Corporate personhood, the idea that corporations enjoy the same constitutional rights as people, is experiencing a heyday. The topic has been thrust into public dialogue following the U.S. Supreme Court’s 2010 and 2014 rulings in Citizens United and Hobby Lobby, respectively, which hinged quite a bit on the idea of extending individual rights guaranteed in the Constitution to corporations. In its wake, protests like Occupy Wall Street that erupted spurred demands for an amendment that would abolish corporate personhood.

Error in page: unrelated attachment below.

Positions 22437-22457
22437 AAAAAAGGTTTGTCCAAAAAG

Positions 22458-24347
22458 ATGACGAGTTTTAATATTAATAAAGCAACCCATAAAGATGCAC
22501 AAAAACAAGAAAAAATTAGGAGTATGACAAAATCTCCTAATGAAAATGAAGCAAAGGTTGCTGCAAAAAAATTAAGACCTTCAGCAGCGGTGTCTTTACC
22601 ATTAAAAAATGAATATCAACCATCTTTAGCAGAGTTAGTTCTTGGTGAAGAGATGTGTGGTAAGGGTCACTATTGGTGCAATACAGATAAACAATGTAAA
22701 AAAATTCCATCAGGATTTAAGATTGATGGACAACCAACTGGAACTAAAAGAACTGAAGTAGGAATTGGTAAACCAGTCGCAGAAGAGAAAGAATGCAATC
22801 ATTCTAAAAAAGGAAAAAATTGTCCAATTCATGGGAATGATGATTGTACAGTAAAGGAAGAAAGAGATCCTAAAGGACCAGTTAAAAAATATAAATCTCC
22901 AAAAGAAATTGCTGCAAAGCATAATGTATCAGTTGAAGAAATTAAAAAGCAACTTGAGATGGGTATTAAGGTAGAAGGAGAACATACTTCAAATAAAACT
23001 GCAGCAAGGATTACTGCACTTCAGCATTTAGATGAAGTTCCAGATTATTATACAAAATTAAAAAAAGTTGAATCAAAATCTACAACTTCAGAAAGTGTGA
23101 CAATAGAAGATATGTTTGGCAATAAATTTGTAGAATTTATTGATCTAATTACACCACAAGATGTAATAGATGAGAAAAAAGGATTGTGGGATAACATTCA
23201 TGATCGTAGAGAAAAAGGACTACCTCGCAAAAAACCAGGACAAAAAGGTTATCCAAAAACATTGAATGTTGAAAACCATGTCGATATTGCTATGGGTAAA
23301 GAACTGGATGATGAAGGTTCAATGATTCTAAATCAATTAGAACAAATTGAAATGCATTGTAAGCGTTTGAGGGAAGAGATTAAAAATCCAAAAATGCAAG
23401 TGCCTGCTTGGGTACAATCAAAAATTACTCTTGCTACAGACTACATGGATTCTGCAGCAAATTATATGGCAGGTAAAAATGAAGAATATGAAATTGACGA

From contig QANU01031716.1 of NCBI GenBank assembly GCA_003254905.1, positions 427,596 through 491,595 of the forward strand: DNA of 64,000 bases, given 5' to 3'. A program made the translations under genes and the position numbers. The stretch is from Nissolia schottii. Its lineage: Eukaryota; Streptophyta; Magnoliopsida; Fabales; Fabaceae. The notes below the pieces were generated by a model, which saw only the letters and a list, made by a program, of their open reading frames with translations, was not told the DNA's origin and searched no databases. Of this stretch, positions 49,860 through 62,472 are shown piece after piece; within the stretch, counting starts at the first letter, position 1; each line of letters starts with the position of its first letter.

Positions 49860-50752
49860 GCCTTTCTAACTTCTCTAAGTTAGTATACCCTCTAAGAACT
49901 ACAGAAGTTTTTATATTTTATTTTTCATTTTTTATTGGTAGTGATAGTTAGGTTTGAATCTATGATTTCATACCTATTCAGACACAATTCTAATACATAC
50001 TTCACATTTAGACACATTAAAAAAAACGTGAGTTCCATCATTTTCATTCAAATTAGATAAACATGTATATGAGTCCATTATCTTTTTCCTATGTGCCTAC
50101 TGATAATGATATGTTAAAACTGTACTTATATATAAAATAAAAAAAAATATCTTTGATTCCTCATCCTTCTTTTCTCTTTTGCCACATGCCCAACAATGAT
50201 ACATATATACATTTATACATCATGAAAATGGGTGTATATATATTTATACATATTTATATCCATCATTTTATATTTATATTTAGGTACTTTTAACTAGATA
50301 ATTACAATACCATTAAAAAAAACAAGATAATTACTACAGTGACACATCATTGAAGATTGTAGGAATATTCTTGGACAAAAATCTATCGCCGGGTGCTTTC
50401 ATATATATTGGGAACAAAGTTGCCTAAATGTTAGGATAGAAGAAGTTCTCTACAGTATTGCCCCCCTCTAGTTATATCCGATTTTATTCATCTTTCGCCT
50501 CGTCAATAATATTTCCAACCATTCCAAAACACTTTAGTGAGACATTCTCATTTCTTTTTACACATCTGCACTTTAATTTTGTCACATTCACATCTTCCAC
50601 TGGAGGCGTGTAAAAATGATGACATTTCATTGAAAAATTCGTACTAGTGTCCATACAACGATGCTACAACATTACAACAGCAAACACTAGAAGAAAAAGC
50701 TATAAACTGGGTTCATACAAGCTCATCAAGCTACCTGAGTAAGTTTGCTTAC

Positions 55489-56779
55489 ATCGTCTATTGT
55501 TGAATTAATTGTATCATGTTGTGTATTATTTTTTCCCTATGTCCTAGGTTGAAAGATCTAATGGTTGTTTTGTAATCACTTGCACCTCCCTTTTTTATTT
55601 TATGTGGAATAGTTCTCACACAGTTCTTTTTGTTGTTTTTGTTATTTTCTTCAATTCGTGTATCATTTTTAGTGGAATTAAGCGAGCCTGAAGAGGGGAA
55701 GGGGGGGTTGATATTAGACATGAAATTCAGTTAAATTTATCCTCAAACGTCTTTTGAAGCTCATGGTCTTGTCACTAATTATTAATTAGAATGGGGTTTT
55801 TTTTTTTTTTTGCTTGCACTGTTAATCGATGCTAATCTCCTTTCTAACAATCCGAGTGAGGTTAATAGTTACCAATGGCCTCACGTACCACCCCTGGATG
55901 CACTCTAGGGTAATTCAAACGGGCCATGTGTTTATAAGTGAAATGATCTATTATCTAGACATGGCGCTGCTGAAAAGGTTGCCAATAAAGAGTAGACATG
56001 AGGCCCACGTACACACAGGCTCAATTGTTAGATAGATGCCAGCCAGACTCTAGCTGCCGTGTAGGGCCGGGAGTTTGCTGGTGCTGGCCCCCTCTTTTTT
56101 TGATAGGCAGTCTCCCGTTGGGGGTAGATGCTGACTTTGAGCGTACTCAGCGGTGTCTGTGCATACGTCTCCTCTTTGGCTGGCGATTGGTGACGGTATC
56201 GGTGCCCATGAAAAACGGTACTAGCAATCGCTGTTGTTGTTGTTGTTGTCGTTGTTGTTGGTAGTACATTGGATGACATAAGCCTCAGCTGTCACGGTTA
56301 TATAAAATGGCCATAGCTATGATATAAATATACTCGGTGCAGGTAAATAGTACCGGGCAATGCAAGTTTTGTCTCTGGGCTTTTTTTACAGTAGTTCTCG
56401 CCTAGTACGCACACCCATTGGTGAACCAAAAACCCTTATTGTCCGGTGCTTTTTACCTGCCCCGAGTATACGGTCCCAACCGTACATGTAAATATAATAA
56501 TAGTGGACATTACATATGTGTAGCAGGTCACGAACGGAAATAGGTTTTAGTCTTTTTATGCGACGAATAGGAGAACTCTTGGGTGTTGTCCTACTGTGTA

While the idea of corporate personhood is enjoying its time in the spotlight, it’s actually an idea rooted in America’s founding, aided by more than 200 years of Supreme Court judicial review.